Auditorium Building in Chicago by Louis Sullivan

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The Auditorium Building was built in Chicago in the late 1880s, and was designed by Louis Sullivan and his business partner Dankmar Adler. It was designed to house the largest, most beautiful, classiest theater in the world, specifically intended to rival New York’s Metropolitan Opera House. The Auditorium Building also housed a grand luxury hotel and a huge office space, which were intended to help pay for the theater.

The exterior of the building is simply massive; at the time, it was the largest building in the world. It’s not merely tall, it’s broad and wide, and an imposing rectangular tower rises from the front of the building. It’s covered in windows with a grid-like pattern similar to the Wainwright Building and other skyscrapers of the time. The sides of the building are set with a four-story tall column-and-arch façade, which make it look extra-classy. The outside is all right angles: The walls rise straight from the ground until they stop, and each corner and edge is sharply-defined with minimal ledges. The sharp, precise geometry enhances the impression of its size, I think; the building appears not just as a mountain, but as a solid, monolithic block. The outside is now a faded white, but I’m sure that it gleamed when it was first built, and I can only imagine the splendor it displayed.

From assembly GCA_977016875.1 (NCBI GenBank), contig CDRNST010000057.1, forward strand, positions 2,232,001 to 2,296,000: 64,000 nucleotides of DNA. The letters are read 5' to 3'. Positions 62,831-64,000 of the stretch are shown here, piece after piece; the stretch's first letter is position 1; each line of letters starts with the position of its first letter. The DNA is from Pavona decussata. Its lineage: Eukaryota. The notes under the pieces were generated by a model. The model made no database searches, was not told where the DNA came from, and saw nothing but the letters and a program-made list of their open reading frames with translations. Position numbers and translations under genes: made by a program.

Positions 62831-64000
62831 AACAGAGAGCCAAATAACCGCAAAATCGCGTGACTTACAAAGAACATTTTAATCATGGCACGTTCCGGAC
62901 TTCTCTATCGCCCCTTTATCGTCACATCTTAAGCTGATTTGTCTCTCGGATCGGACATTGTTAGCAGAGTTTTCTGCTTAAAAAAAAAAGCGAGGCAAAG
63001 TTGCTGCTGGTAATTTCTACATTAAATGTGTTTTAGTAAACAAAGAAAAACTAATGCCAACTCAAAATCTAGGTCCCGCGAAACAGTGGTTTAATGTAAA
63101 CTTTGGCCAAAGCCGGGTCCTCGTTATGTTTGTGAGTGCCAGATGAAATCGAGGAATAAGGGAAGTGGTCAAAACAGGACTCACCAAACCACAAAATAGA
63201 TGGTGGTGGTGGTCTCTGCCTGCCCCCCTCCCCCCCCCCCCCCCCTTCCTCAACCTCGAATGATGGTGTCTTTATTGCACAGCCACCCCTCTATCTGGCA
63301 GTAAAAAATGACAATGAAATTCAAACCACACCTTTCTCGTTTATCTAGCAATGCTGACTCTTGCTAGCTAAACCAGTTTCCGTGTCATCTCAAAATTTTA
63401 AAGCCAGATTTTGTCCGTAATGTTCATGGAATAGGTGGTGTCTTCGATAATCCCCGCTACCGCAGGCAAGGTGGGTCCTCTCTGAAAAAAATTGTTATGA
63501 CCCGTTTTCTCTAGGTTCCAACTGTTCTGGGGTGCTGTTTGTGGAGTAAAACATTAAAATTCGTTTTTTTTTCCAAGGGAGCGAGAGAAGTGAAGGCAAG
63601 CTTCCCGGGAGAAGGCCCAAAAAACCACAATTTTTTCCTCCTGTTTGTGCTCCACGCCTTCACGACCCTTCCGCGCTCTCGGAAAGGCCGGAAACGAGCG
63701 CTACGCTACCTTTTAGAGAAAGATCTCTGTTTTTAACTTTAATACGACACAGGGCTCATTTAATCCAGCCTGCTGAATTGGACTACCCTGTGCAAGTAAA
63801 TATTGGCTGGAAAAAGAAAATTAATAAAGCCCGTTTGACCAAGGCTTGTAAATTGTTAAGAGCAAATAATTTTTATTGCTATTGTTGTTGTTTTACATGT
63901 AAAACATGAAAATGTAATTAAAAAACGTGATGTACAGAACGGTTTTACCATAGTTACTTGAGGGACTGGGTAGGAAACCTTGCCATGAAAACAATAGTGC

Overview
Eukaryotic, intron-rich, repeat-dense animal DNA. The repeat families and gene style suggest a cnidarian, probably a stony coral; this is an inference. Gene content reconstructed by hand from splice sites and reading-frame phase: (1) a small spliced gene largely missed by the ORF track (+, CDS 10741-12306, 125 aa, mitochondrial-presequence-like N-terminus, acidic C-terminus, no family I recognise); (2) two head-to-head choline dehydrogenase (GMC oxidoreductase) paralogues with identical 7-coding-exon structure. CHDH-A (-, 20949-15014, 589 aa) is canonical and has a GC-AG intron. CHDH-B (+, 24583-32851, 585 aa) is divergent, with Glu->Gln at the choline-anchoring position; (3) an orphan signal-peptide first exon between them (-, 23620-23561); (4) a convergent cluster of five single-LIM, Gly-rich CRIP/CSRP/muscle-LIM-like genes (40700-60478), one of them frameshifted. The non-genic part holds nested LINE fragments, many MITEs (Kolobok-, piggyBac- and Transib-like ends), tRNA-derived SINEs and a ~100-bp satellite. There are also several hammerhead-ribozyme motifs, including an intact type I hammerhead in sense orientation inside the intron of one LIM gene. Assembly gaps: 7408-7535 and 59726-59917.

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The inside of the Auditorium Building is simply grand. The builders spared no expense, and it’s covered with ornate designs and artwork. The theater is an unbelievably large, open room with no pillars. The ceiling is vaulted, arches abound, and the seats are organized into elegantly curving rows on various levels; the interior displays much more elegance and curvature than the angular, imposing exterior.

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